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Scientific classification

Grassé & Schrével 1953


The Archigregarinorida are an order of parasitic alveolates in the phylum Apicomplexa. Species in this order infect marine invertebrates — usually annelids, ascidians, hemichordates and sipunculids.


This order was redefined by Levine in 1971.[1]

The order currently consists of 76 species in two families — Exoschizonidae and Selenidioididae.

The family Exoschizonidae contains one genusExoschizon — which has one species.

The family Selenidioididae has six genera: Filipodium with 3 species, Merogregarina with one species, Meroselenidium with one species, Platyproteum with one species, Selenidioides with 11 species and Veloxidium with one species.


DNA studies suggest that the archigregarines are ancestral to the other gregarines.[2] Phylogenetic analysis suggests that this group is paraphyletic and will need division.[2] The Neogregarinorida appear to be derived from the Eugregarinorida.[3]

Assuming this is correct the evolutionary order appears to be: the Archigregarinorida gave rise to the Eugregarinorida who in turn gave rise to the Neogregarinorida.

Morrison using molecular data has shown that the Haemosporidia appear to nest within the gregarines.[4]


The species in this order are relatively large spindle shaped cells, compared to other apicomplexans and eukaryotes in general (some species are > 850 µm in length). Most gregarines have longitudinal epicytic folds (bundles of microtubules beneath the cell surface with nematode like bending behaviour).

  • Syzygy occurs in all species
  • Monoxenous — only one host in life cycle
  • Mitochondria have tubular cristae and are often distributed near the cell periphery
  • Apical complex is present in both the sporozoite and trophozoite stages
  • Trophozoites have a large and conspicuous nucleus and nucleolus
  • Inhabit extracellular body cavities of invertebrates such as the intestines, coeloms and reproductive vesicles
  • Attachment to host via a mucron (aseptate gregarines) or an epimerite (septate gregarines)
  • Possess longitudinal epicytic folds
  • Have a myzocytosis-based mode of feeding

Life cycle

Archigregarines are found only in marine habitats and are transmitted by the orofaecal route. Merogony, gamogony and sporogony are thought to occur in all species in this taxon.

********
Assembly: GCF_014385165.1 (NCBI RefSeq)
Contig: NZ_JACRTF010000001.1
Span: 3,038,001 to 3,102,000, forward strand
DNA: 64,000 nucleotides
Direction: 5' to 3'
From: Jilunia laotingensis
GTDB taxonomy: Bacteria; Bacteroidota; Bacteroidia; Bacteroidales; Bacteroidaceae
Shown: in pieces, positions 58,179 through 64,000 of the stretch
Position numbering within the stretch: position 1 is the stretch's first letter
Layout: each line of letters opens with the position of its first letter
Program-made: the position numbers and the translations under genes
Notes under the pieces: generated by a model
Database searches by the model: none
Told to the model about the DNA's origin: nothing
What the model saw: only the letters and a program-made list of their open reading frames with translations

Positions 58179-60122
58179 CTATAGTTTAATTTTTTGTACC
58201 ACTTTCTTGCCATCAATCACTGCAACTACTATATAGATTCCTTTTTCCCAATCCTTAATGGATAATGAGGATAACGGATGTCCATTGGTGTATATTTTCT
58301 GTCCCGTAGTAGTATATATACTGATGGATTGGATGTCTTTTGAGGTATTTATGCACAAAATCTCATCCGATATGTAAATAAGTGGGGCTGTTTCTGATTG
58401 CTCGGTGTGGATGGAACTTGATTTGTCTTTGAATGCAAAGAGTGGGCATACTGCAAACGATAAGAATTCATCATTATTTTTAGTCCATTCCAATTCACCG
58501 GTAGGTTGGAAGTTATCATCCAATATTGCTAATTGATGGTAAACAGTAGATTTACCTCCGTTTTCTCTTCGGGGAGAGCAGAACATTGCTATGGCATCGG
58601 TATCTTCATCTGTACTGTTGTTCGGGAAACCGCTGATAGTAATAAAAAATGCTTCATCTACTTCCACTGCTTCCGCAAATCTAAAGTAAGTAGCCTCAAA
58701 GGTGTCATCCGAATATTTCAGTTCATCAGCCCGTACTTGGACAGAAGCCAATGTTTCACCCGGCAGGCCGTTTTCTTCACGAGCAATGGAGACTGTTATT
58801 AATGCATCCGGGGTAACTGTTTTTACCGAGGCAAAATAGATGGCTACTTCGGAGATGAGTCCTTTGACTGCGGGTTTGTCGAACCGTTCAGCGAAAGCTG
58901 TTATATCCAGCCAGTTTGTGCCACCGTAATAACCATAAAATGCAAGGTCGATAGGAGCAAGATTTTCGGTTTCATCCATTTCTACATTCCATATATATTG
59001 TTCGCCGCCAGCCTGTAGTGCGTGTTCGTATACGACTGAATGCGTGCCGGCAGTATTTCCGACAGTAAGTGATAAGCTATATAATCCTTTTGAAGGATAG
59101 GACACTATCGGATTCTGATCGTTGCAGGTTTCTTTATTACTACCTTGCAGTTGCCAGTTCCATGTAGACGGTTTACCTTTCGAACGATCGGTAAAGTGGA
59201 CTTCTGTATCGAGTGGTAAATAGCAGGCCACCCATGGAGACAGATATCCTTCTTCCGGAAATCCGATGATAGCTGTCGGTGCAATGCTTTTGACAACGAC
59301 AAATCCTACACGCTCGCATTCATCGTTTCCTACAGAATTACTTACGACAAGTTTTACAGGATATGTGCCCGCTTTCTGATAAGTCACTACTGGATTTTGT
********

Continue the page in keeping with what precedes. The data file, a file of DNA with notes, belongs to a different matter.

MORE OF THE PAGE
In all species four or more sporozoites (the precise number depends on the species) equipped with an apical complex escape from the oocysts, find their way to the appropriate body cavity and penetrate host cells in their immediate environment. The sporozoites emerge within the host cell, begin to feed and develop into larger trophozoites. In some species, the sporozoites and trophozoites are capable of asexual replication — a process called schizogony or merogony. Most species however appear to lack schizogony in their lifecycles.

The intestinal trophozoites are similar in morphology to the infective sporozoites. In all species two mature trophozoites eventually pair up in a process known as (syzygy) and develop into gamonts. The gamonts are aseptate. During syzygy gamont orientation differs between species (side to side, head to tail). A gametocyst wall forms around each pair of gamonts which then begin to divide into hundreds of gametes. Zygotes are produced by the fusion of two gametes and these in turn become surrounded by an oocyst wall. Within the oocyst meiosis occurs yielding the sporozoites. Hundreds of oocysts accumulate within each gametocyst and these are released via host's faeces or via host death and decay.


  1. ^ Levine ND (1971). "Taxonomy of the Archigregarinorida and Selenidiidae (Protozoa, Apicomplexa)". J Euk Micro. 18 (4): 704–717. doi:10.1111/j.1550-7408.1971.tb03401.x.
  2. ^ a b Leander BS, Clopton RE, Keeling PJ (January 2003). "Phylogeny of gregarines (Apicomplexa) as inferred from small-subunit rDNA and beta-tubulin". Int. J. Syst. Evol. Microbiol. 53 (Pt 1): 345–54. doi:10.1099/ijs.0.02284-0. PMID 12656194.
  3. ^ Leander BS (February 2008). "Marine gregarines: evolutionary prelude to the apicomplexan radiation?". Trends Parasitol. 24 (2): 60–7. doi:10.1016/ PMID 18226585.
  4. ^ Morrison DA (August 2009). "Evolution of the Apicomplexa: where are we now?". Trends Parasitol. 25 (8): 375–82. doi:10.1016/ PMID 19635681.
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